No really, it was hanging there from the Tacoma Dome's upper deck, a big banner that read, "Save Olympic Wrestling."
Earlier this week, as hundreds of wrestlers prepared for state, the International Olympic Committee's executive board voted to eliminate one of the Olympics' oldest sports after the 2016 Games. And while that vote did not seal wrestling's Olympic fate -- a final vote will be held in September -- it did deal a huge blow to the sport.
"It's a tough blow," said Marysville Pilchuck coach Craig Iversen. "Our sport is very successful. We're filling up the Tacoma Dome, kids are excited to be here, and for the top level to not be recognized would very damaging to this sport."
Losing Olympic wrestling would be damaging not because a bunch of the kids competing this weekend have that in their future, but because of the ripple effect that would occur if the sport's most visible stage was taken away. For years, the number of colleges offering wrestling has been shrinking, and that trend would likely only worsen if the sport is dropped at its highest level.
"Many colleges keep wrestling because it's an Olympic sport," said longtime Lake Stevens coach Brent Barnes. "If it's no longer an Olympic sport, it will definitely have a ripple effect."
And as Lake Stevens junior Logan Johnson points out, he and most everyone else here know the Olympics aren't in their future, but that doesn't mean kids getting into the sport shouldn't have that as a dream like he did when he began wrestling years ago.
"That goal should be there for kids," he said.
If wrestling, a sport that can trace its Olympic origins to 708 B.C., is eliminated, it will go down as one of the dumbest, biggest money-driven moves in Olympic history. And that's saying something. After all, it was just three years ago that Vancouver Winter Olympic organizers had a public relations nightmare on their hands when it became evident that the standing-room-only space they had sold for events at Cypress Mountain did not exist because there wasn't enough snow to cover the hay bales on which fans were supposed to stand. So yeah, the bar's been set pretty low, yet the IOC seems hell-bent on slithering under it.
In the past, Olympic events have been eliminated because too few countries can compete. But while that may have been the reason for softball's elimination, that is most definitely not the case with wrestling. In London last summer, wrestlers from 22 different countries medaled, and 14 countries earned multiple medals. Four years earlier, athletes from 28 different countries medaled. Yes, Russia seems to always take home the most wrestling medals, but this sport is as diverse -- 71 countries were represented in last year's games, and women's wrestling is one of the fastest-growing sports in this country and many others -- and competitive as there is at the Olympics.
"It's truly an international sport," Barnes said. "It drew from more countries than any other sport at the last Olympics. Knowing that, the diversity of it, women, men, all ethnic backgrounds, all sizes and shapes, it is a unique sport that way.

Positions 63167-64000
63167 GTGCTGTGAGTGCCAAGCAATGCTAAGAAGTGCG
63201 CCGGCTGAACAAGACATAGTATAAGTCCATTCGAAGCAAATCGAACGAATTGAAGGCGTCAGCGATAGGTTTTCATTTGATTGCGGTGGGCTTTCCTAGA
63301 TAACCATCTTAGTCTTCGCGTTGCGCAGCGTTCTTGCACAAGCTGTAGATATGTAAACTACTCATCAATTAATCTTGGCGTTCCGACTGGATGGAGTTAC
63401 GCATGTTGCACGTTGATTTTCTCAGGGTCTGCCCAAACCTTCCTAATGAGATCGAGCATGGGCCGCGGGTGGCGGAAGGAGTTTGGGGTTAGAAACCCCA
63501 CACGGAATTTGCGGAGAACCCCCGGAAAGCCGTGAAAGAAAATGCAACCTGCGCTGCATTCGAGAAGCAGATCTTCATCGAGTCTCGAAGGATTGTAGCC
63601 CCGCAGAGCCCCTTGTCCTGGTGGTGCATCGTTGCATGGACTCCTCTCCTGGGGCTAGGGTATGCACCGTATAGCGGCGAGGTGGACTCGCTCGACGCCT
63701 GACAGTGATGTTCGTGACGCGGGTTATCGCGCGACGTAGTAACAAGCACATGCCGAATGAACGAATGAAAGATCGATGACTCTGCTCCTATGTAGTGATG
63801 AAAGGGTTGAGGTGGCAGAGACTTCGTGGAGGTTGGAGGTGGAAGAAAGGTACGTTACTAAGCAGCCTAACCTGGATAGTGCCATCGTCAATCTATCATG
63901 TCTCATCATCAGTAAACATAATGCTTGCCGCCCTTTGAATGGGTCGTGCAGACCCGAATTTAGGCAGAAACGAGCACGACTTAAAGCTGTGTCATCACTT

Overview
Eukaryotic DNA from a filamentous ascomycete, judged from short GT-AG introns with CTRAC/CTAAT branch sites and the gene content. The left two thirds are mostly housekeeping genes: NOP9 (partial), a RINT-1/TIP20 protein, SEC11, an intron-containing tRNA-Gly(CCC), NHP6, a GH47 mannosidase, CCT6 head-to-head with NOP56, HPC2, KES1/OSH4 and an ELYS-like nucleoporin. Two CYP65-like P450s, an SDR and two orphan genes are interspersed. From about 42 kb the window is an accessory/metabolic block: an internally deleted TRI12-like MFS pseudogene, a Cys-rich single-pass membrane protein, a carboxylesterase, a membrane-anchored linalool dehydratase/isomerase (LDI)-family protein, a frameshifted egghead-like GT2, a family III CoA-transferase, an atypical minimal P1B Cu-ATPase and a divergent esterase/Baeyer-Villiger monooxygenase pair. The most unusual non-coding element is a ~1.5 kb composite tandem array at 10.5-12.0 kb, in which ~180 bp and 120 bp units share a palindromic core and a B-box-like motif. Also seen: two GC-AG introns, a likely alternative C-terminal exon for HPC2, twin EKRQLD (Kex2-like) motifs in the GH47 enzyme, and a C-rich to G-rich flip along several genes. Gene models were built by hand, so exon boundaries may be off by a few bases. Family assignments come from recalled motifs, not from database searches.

Despite all of that, wrestling is very much in danger, and sadly, the reason is almost entirely financial. Wrestling wasn't a top-selling ticket in London, and it doesn't get good TV ratings, so if it can be replaced with something newer and flashier that will produce ratings, the IOC says to heck with history and tradition.
"It's stupid," said Lake Stevens senior Eric Soler. "I'm pretty sure the Olympics used to be, what, wrestling and running?"
See, the kids get it. So why can't the IOC? Oh yeah, money. So much good comes from the Olympics, but more than ever, it's a bottom-line-driven entity, just like nearly every other sport we watch. Two years ago, NBC Universal bid $4.38 billion for Olympic broadcasting rights through 2020, and that's just for this country. And apparently if a few more bucks can be squeezed out of the Olympics, well, what's a few thousand years of history, right?
Fortunately wrestling still has a shot. Just as it was the talk of the Mat Classic, this topic has been a big talking point all around the country, not just in the wrestling community, but also for athletes ranging from NFL Pro Bowlers like Roddy White, a former high school wrestler, to winter-sport athletes who are standing up for their summer-Olympic brethren. And that's just in this country.
"It's not done yet," Barnes said. "The outcry around the world is pretty loud right now, and hopefully people can maintain that until they have a vote in September."
Hopefully the IOC can get this one right. Why can't a new event be added -- that was the impetus for voting on a sport's removal -- without eliminating one? And if a sport absolutely has to be eliminated, why in the world does wrestling get the axe over something like modern pentathlon? And while we're at it, should we really be referring to a sport as "modern" when it debuted at the 1912 Olympics? Or why can't we eliminate trampoline, an event that most closely resembles, well, practice for other sports that involve flipping?
But if Tuesday's vote was the beginning of the end for Olympic wrestling, the impact will be felt at all levels, from the world's best wrestlers who are medal hopefuls, to the kids just hoping to survive until the second day at state.
"It's a crying shame," said Stanwood coach Ray Mather. "It's going to hurt a lot."
Herald Writer John Boyle: firstname.lastname@example.org.
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